Joe Goodey

Created by Charles E. Alverson (1935 --)

They're now nearly forgotten, but Alverson's two novels starring ex-homicide dick-turned-San Francisco PI JOE GOODEY are, like Howard Browne's Paul Pine books, as close as any writer has come to capturing the style and spirit of Raymond Chandler.

Here's Not Sleeping, Just Dead's opener:

"I was stretching a tall gin and tonic at Aldo's, the only bar I knew that hadn't yet torn up my tab, when I looked up and discovered that my elbow room to the west had been annexed by an elderly gentleman in a three-piece suit."

Would I have stopped there? No chance. He had me at "stretching a tall gin and tonic."

Goodey was riding high as a San Francisco homicide dick when he accidentally shot the mayor's cousin -- not the brightest career move anyone ever made. Promptly run out of town and told not to come back, he makes his way back in Goodey's Last Stand (1975) when he's hired to look into the murder of a popular North Beach stripper who just happens to be a "very special" friend of the mayor's.

In the sequel, Not Sleeping, Just Dead (1977), Goodey is hired by a rich man to investigate the mysterious death of his granddaughter at a Big Sur commune/rehab clinic.

Goodey's got a tendency to crack wise, and to grouse and gripe about the world in general (Big surprise! He finds it wanting!) but he's a stand-up guy. His economic status may be negligible -- it's all he can do to hang on to his small aprtment over a Chinese grocery store, his battered Morris convertible and his smart, affable girlfriend, Rachel -- but this "Philip Marlowe with a receding hairline" never quite slips into scenery-chewing heroism or blacker-than-thou cynicism. And it's that well-worn sense of pragmatism that keeps him -- and the reader -- rooted.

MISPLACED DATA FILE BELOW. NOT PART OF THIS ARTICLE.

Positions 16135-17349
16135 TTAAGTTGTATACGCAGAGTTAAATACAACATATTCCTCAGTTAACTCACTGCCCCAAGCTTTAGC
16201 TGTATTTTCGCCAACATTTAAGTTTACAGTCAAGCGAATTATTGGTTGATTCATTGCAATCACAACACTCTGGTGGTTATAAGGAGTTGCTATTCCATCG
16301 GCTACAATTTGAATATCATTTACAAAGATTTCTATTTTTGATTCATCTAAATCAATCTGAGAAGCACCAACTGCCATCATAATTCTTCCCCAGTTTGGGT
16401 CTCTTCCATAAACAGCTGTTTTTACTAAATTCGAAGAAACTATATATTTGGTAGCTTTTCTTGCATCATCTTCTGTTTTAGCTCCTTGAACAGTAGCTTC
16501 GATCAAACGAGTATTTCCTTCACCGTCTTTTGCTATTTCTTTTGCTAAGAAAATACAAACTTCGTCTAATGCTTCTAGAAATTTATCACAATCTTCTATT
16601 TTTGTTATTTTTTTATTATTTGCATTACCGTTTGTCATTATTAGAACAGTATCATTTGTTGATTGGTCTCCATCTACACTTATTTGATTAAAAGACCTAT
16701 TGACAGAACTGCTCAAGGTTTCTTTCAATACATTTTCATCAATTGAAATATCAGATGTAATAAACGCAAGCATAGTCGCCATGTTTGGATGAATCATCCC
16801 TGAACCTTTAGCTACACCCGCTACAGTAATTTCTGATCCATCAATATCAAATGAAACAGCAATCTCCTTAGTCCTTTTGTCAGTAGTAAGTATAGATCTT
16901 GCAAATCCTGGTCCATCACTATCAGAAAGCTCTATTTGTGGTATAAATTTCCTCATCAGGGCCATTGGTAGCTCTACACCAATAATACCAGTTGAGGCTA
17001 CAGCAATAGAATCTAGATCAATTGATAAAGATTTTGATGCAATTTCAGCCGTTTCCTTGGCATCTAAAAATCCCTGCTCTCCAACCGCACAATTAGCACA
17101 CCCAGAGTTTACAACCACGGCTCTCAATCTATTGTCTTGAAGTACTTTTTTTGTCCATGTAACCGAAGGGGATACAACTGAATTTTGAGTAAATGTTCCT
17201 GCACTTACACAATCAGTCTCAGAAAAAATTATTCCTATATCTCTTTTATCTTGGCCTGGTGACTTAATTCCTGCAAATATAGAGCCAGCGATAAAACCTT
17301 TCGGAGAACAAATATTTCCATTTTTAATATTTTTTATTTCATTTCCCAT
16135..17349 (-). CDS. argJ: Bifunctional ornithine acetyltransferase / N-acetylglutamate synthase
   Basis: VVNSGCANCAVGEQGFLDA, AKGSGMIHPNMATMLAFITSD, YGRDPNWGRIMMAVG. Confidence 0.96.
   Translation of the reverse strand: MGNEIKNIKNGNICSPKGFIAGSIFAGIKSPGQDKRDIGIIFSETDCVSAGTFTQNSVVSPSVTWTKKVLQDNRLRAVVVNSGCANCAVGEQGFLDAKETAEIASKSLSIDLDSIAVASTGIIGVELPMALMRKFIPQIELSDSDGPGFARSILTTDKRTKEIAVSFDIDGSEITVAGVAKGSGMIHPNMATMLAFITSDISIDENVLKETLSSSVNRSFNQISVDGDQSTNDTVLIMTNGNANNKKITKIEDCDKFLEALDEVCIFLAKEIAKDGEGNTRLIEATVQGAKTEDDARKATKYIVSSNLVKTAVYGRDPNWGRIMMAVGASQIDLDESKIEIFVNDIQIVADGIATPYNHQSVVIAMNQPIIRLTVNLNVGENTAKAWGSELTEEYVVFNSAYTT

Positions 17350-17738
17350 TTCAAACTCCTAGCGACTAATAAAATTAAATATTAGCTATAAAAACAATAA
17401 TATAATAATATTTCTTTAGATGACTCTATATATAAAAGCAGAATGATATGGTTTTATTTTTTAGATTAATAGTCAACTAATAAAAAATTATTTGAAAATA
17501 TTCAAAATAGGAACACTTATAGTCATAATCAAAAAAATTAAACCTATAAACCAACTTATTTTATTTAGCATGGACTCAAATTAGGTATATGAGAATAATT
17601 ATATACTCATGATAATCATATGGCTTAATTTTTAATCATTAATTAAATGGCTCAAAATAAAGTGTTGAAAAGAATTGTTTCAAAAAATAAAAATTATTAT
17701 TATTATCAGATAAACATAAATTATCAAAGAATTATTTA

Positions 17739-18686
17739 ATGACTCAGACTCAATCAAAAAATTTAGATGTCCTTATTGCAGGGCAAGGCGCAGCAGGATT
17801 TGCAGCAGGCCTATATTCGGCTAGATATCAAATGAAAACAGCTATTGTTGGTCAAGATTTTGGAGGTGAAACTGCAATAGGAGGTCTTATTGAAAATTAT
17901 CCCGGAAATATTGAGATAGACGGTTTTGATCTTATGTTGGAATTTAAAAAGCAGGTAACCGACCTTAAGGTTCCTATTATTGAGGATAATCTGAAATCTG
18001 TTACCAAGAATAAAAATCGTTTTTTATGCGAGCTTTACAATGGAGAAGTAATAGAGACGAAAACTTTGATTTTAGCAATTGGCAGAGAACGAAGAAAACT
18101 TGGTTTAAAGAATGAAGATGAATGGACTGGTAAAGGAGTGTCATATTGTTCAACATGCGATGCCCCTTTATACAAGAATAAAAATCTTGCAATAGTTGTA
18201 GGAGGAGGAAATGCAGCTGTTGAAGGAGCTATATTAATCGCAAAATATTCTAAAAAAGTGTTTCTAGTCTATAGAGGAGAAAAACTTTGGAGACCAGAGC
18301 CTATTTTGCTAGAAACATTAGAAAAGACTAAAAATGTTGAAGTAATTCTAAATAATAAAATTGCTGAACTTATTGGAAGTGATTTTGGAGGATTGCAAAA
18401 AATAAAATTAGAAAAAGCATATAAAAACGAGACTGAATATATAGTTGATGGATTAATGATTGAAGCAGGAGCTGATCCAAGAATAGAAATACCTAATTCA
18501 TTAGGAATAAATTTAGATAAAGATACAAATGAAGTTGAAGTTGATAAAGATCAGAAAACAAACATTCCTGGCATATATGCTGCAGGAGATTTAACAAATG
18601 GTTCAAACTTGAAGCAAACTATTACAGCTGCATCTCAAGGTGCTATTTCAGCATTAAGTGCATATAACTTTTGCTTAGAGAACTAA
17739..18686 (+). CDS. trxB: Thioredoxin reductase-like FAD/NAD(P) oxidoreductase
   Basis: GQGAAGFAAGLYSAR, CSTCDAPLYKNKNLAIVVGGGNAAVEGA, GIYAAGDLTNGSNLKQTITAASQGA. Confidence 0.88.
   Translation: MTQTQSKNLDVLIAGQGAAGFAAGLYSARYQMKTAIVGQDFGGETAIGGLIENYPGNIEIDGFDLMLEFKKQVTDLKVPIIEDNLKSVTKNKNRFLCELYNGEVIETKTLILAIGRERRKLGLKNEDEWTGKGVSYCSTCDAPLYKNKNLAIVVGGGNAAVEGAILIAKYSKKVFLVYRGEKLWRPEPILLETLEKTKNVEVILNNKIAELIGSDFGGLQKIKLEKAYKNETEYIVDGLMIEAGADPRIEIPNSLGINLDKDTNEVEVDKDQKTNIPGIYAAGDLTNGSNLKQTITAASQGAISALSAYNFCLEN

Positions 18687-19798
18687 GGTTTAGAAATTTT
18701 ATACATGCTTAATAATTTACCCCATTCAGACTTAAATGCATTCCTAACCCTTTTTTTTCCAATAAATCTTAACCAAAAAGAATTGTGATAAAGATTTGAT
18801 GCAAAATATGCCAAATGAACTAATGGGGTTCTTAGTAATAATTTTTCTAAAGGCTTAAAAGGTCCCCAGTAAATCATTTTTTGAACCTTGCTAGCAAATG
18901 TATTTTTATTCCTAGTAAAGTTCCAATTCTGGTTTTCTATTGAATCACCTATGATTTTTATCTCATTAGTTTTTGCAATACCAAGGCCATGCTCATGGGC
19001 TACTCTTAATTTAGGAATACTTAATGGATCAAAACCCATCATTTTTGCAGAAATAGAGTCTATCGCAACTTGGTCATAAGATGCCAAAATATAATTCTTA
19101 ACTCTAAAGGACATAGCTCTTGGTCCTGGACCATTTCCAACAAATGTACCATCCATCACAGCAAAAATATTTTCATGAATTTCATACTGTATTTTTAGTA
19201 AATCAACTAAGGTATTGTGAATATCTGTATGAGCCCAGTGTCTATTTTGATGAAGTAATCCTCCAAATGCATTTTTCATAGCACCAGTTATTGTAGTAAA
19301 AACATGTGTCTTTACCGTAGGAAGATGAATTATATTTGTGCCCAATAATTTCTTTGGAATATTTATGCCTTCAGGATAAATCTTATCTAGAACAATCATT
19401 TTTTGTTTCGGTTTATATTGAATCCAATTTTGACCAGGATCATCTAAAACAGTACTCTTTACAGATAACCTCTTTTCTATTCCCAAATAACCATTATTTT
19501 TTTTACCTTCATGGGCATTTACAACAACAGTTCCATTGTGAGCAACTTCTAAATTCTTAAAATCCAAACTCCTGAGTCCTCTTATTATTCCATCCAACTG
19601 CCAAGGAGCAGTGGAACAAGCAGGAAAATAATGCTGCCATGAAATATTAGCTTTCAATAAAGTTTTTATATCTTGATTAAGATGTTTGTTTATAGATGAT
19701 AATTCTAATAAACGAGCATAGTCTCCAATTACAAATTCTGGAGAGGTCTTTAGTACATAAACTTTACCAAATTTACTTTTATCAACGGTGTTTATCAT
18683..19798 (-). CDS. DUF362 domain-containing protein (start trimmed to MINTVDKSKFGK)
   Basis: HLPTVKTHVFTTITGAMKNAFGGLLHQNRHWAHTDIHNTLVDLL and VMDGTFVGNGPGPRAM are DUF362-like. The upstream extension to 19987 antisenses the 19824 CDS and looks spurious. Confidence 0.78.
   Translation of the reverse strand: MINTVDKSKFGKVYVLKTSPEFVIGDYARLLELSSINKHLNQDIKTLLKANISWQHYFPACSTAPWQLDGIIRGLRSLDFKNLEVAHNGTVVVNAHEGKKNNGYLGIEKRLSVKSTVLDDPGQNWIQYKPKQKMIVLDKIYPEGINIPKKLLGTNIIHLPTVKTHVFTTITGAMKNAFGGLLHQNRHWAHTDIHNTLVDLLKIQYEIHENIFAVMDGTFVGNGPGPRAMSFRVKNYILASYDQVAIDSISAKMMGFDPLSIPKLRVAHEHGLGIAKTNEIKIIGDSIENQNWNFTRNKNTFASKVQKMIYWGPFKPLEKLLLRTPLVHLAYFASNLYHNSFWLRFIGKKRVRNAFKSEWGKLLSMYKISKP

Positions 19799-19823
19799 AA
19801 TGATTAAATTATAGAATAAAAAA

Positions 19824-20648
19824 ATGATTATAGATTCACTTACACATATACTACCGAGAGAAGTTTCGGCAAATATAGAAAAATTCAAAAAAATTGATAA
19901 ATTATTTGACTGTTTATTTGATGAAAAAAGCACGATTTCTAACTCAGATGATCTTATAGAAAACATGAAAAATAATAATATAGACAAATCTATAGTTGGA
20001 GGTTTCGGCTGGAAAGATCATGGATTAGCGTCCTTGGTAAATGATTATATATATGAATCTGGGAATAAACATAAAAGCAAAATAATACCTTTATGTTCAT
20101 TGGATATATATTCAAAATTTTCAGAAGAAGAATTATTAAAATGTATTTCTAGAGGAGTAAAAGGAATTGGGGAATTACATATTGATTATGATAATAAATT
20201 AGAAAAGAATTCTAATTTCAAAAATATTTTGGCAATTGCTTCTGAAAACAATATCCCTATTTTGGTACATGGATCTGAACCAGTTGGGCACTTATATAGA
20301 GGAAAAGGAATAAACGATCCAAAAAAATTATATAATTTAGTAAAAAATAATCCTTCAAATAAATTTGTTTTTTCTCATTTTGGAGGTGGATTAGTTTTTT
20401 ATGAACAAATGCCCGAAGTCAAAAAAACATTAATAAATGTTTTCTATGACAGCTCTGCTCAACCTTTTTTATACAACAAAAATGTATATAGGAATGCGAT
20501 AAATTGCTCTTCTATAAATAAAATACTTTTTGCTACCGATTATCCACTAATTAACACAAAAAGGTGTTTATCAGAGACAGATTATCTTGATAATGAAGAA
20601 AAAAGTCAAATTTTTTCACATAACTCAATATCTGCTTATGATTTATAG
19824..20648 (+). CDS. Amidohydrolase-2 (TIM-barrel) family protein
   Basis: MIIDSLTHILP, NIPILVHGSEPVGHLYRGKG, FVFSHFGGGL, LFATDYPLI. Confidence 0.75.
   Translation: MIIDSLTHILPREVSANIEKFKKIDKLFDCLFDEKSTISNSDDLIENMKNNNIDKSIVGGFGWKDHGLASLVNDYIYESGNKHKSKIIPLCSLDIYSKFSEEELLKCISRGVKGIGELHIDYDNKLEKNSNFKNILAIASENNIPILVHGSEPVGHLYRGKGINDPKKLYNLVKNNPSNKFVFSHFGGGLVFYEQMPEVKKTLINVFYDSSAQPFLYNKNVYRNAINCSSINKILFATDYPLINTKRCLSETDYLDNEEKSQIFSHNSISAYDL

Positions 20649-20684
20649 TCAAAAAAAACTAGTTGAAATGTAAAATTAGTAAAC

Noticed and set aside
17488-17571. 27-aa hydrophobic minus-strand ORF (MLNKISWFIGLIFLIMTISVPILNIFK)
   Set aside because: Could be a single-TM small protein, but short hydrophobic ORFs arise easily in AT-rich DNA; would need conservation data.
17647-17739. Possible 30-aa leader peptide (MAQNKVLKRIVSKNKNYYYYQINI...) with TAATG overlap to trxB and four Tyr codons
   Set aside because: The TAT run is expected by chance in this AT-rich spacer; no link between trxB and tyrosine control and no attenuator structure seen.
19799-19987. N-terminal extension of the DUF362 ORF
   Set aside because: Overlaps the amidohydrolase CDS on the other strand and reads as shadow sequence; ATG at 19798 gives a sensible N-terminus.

"Don't mistake me for a moralist, Rachel.You know better. i'm just an ex-cop scuffling after enough money to stay alive and operating. If some justice gets done in the process, that's fine. It makes the client feel better about paying."

It really is too bad he only showed up in the two books.

I guess Alverson had other things on his mind.

A transplanted Los Angeleno, Alverson has been a novelist, editor and screenwriter who's led a rather colorful life. Fresh out of nabbing a degree in Journalism from Columbia, he wrote for The Wall Street Journal, the San Francisco Chronicle and the humour mag Help! (under Harvey "MAD" Kurtzman) for a while, before eventually moving to England in the sixties, where he wrote for Rolling Stone, hooked up with members of Monty Python (he worked on Brazil and Jabberwocky, and served as managing editor for a British environmentalist magazine that was financed by Terry Jones. He's lived in Wales, Cambridge (where he was an activist, protesting against the United Statesís bombing of Iraq in 1990 and Margaret Thatcher's poll tax and getting arrested twice for his trouble). Besides the two Joe Goodey novels, he's written children's books, short stories and film scripts. He currently lives in the village of Parage somewhere in Serbia with his wife, Zivana.


  • "... the next best thing to finding a new and unsuspected Raymond Chandler phantasmagoria."

--The New Yorker on Goodey's Last Stand


Respectfully submitted by Dick Lochte, with a tiny bit of additional background supplied by Kevin Burton Smith.

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